The Silver State offers visitors so much more than bright lights and blackjack. Nevada is also home to ancient landmarks and fascinating historical sites. So if you’re a history buff looking for inspiration and a destination, use our guide. Here are some top spots where you and the kids can learn about the past around Las Vegas.
Sloan Canyon National Conservation Area
Sloan Canyon is a must-see natural landmark in Henderson. This 48,438-acre preserve is home to breathtaking geologic features and extraordinary cultural history. It’s one of the best places in Southern Nevada to see Native American rock art called petroglyphs.
Archeologists believe the protected canyon has over 1,700 unique designs on more than 300 rock panels. Take a hike and see the drawings that ancient people created here during the Archaic historical era, which is between 8000 BCE and 4600 BCE. You can access Sloan Canyon from Nawghaw Poa Road in Henderson.
One of the Nevada desert’s most unique natural landmarks is Fly Geyser. Unlike others of its kind, this example is manmade. A geothermal power company drilled the area in 1964 when this local wonder emerged on top of the Hualapai Geothermal Flats, spewing hot water more than 5 feet in the air.
Engineers closed it up and moved on. However, the water burst out because of a poor seal, and this historic site was born. A buildup of minerals, including quartz, created the area’s stunningly colorful surface. After nearly 60 years, three 6-foot tall mounds have risen above the landscape. Quartz usually takes 10,000 years to grow, making this site even more marvelous. Fly Geyser is in Washoe County at Fly Ranch, the location of the Burning Man Project.
Fort Churchill State Historic Park
Fort Churchill is a former U.S. Army installation that dates back to the 1860s. It was an integral part of Nevada’s history and served as a safeguard for settlers traveling to and from the West, as well as a rest stop for Pony Express riders. Unfortunately, the decaying adobe Fort stands in ruins today. However, the remaining pioneer-era structure is fascinating to see. Visitors can stroll up the path and get quite close to the preserved site.
The renovated Buckland Station is also on the park’s 3,200-acre grounds. This important way station served weary travelers on the Overland Route. When you arrive, make the visitor’s center your first stop. It offers guests numerous exhibits that depict Fort Churchill’s colorful past. It’s off US-95 ALT in Silver Springs.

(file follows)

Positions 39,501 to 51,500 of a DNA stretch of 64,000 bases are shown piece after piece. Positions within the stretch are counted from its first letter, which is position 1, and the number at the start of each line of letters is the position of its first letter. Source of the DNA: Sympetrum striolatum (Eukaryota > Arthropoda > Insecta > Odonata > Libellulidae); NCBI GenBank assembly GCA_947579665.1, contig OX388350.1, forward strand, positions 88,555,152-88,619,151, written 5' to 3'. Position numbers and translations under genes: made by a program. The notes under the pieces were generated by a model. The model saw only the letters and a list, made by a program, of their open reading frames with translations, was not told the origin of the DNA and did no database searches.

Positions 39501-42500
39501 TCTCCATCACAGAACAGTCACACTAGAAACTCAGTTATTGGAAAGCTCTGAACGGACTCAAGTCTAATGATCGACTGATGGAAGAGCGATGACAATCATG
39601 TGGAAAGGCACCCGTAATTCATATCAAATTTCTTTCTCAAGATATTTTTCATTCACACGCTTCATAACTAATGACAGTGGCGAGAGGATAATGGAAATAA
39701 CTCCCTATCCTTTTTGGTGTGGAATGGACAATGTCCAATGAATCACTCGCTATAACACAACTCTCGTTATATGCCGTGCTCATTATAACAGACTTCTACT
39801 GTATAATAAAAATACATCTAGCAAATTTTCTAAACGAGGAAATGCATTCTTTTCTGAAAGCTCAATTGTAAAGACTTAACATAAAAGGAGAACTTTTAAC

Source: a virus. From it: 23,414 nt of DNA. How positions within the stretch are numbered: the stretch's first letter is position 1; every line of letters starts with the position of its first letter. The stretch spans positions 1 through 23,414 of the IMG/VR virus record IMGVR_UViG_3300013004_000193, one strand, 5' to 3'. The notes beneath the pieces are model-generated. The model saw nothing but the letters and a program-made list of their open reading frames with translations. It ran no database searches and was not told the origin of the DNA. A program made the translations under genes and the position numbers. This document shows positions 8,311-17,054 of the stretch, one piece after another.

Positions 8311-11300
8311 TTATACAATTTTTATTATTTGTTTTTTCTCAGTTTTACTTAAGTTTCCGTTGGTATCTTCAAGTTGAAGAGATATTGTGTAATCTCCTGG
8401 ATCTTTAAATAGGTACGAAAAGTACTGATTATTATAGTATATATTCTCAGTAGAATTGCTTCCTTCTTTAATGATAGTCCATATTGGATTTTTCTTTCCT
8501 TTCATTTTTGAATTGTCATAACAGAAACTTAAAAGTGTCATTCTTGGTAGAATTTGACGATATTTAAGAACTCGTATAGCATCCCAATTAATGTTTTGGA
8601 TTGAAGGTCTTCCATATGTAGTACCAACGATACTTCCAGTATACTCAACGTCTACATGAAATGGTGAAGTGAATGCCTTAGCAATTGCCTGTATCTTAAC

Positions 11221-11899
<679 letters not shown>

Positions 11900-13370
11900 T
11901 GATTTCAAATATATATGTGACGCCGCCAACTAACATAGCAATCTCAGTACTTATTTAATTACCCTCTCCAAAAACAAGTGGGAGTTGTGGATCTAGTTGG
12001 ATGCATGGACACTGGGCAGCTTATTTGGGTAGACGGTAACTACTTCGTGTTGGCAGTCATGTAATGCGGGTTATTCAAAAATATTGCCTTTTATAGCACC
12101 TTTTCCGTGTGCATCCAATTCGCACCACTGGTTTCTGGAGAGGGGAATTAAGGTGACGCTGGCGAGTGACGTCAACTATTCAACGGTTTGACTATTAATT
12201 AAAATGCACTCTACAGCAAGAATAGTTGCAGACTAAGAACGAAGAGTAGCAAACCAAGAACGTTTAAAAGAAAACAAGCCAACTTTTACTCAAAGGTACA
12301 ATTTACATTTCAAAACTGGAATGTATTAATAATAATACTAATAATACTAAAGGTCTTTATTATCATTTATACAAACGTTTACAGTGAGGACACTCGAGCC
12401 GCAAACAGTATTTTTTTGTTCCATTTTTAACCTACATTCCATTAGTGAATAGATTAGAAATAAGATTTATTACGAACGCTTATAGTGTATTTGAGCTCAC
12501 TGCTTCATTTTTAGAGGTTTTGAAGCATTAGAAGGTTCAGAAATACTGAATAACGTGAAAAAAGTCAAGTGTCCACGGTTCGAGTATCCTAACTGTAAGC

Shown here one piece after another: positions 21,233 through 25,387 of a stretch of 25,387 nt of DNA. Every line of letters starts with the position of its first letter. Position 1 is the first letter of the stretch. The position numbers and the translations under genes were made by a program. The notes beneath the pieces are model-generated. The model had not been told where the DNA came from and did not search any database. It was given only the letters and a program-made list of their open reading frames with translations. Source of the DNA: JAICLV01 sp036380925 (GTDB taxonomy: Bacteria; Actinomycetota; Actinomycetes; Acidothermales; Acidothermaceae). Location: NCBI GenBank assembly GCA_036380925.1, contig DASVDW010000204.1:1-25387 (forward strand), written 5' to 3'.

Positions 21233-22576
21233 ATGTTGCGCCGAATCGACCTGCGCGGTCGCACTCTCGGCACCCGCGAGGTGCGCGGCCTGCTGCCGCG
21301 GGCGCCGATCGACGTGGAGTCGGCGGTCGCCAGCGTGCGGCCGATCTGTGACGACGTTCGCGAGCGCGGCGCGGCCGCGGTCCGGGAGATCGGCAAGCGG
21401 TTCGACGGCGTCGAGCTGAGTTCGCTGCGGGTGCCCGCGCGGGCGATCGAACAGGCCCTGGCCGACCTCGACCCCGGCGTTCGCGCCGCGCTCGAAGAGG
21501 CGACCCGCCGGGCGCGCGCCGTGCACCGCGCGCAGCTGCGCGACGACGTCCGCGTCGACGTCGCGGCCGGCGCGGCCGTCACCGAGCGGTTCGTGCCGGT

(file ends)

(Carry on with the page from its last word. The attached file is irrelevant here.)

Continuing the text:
Lunar Crater National Natural Landmark
Lunar Crater is another unique national landmark near Las Vegas. An ancient volcano formed this natural crater over thousands of years of activity. Today, this extraordinary landscape features cinder cones, obsidian lava beds, ash hills, and elongated fissures.
Scientists named the 430-foot deep crater from its unusual, moon-like circular impressions inside. Lunar Crater’s volcanic field covers more than 100 square miles and is home to 20 extinct volcanoes. Consider pitching a tent on the overlook. It’s a scenic and solitary place to spend the night under the stars. Find Lunar Crater off U.S. Highway 6. It’s a nice day trip from the city.
Whether you’re into aliens, history, or the U.S. military, you have to visit this world-famous historic site. Area 51 is a highly classified Air Force facility, and it’s infamous for rumors of extraterrestrial activity as well as interesting military activity, such as experimental test flights.
While you can’t get inside the Nevada Test and Training Range, where the base sits, there’s still plenty to see and do outside the gates. So when you take this spaced-out trip, remember to stop by the Alien Research Center for a snack and selfie with the 20-foot extraterrestrial statue out front. Area 51 is about 90 minutes from Las Vegas. You can decide for yourself if it’s the place of a 1947 government coverup.
The Golden Gate Hotel and Casino
You don’t have to leave the Strip to step back in time. The Golden Gate was the first casino to open its doors back in 1906. Developers purchased the land at auction for just $1,750, and room and board were just a dollar a day. For more than a century, it has proudly stood on East Fremont Street and served as a Mecca for gamblers.
Nevada officials outlawed gaming in 1910, yet the Golden Gate endured until 1931 when it changed its name to Sal Sagev (Las Vegas backward) and dusted off its poker chips. Fast forward to 1955, when a group of California investors started the Golden Gate on this historic site. 1991 saw the sale of its 25 millionth shrimp cocktail, and in 2010, the cast of the MTV series “The Buried Life” made the largest roulette bet in city history.
The Mob Museum
The Mob Museum sits in the heart of downtown on Stewart Avenue inside the former federal courthouse. This 41,000-square-foot attraction showcases the history of the city’s most famed gangsters. So whether you find mobsters fascinating or you get excited about the good guys who brought them to their demise, you’ll get an inside look at organized crime’s impact on America and beyond right here.
See the dimly lit courtroom used in the 1950s Kefauver hearings, then listen in on actual conversations thanks to the police wire-tapping station. Try out your skills with the FBI firearms training simulator or pretend to be a suspect in the police lineup exhibit. Don’t forget about the museum’s most cherished display. It’s a brick wall from Chicago’s Valentine’s Day Massacre led by Al Capone’s gang in 1929.
So, there you have it. Crème de la Crème of Las Vegas on Farm Road just went over some of the area’s top historical sites. Did you like our picks? Did we miss a favorite destination of yours? Let us know if we did! Then, drop us a line so we can add your ideas to our growing guide.